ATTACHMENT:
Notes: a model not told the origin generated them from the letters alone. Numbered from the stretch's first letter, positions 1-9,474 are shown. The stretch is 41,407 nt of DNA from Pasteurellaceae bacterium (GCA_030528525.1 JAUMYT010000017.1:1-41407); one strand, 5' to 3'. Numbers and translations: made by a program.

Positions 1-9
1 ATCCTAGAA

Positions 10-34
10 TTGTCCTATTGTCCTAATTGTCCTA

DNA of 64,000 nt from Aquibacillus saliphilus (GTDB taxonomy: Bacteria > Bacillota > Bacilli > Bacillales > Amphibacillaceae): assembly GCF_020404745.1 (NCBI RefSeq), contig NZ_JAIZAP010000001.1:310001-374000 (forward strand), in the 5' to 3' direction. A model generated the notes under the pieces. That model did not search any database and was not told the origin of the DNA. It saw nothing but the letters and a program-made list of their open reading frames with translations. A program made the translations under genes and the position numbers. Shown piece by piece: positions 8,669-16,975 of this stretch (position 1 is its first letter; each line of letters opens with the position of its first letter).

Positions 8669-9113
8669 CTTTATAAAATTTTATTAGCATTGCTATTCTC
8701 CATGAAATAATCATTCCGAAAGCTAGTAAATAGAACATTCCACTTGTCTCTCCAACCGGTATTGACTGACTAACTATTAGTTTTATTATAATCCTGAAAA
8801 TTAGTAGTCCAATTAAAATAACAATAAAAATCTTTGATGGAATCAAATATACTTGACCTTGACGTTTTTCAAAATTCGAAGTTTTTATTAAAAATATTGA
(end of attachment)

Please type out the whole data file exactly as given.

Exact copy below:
Notes: a model not told the origin generated them from the letters alone. Numbered from the stretch's first letter, positions 1-9,474 are shown. The stretch is 41,407 nt of DNA from Pasteurellaceae bacterium (GCA_030528525.1 JAUMYT010000017.1:1-41407); one strand, 5' to 3'. Numbers and translations: made by a program.

Positions 1-9
1 ATCCTAGAA

Positions 10-34
10 TTGTCCTATTGTCCTAATTGTCCTA

DNA of 64,000 nt from Aquibacillus saliphilus (GTDB taxonomy: Bacteria > Bacillota > Bacilli > Bacillales > Amphibacillaceae): assembly GCF_020404745.1 (NCBI RefSeq), contig NZ_JAIZAP010000001.1:310001-374000 (forward strand), in the 5' to 3' direction. A model generated the notes under the pieces. That model did not search any database and was not told the origin of the DNA. It saw nothing but the letters and a program-made list of their open reading frames with translations. A program made the translations under genes and the position numbers. Shown piece by piece: positions 8,669-16,975 of this stretch (position 1 is its first letter; each line of letters opens with the position of its first letter).

Positions 8669-9113
8669 CTTTATAAAATTTTATTAGCATTGCTATTCTC
8701 CATGAAATAATCATTCCGAAAGCTAGTAAATAGAACATTCCACTTGTCTCTCCAACCGGTATTGACTGACTAACTATTAGTTTTATTATAATCCTGAAAA
8801 TTAGTAGTCCAATTAAAATAACAATAAAAATCTTTGATGGAATCAAATATACTTGACCTTGACGTTTTTCAAAATTCGAAGTTTTTATTAAAAATATTGA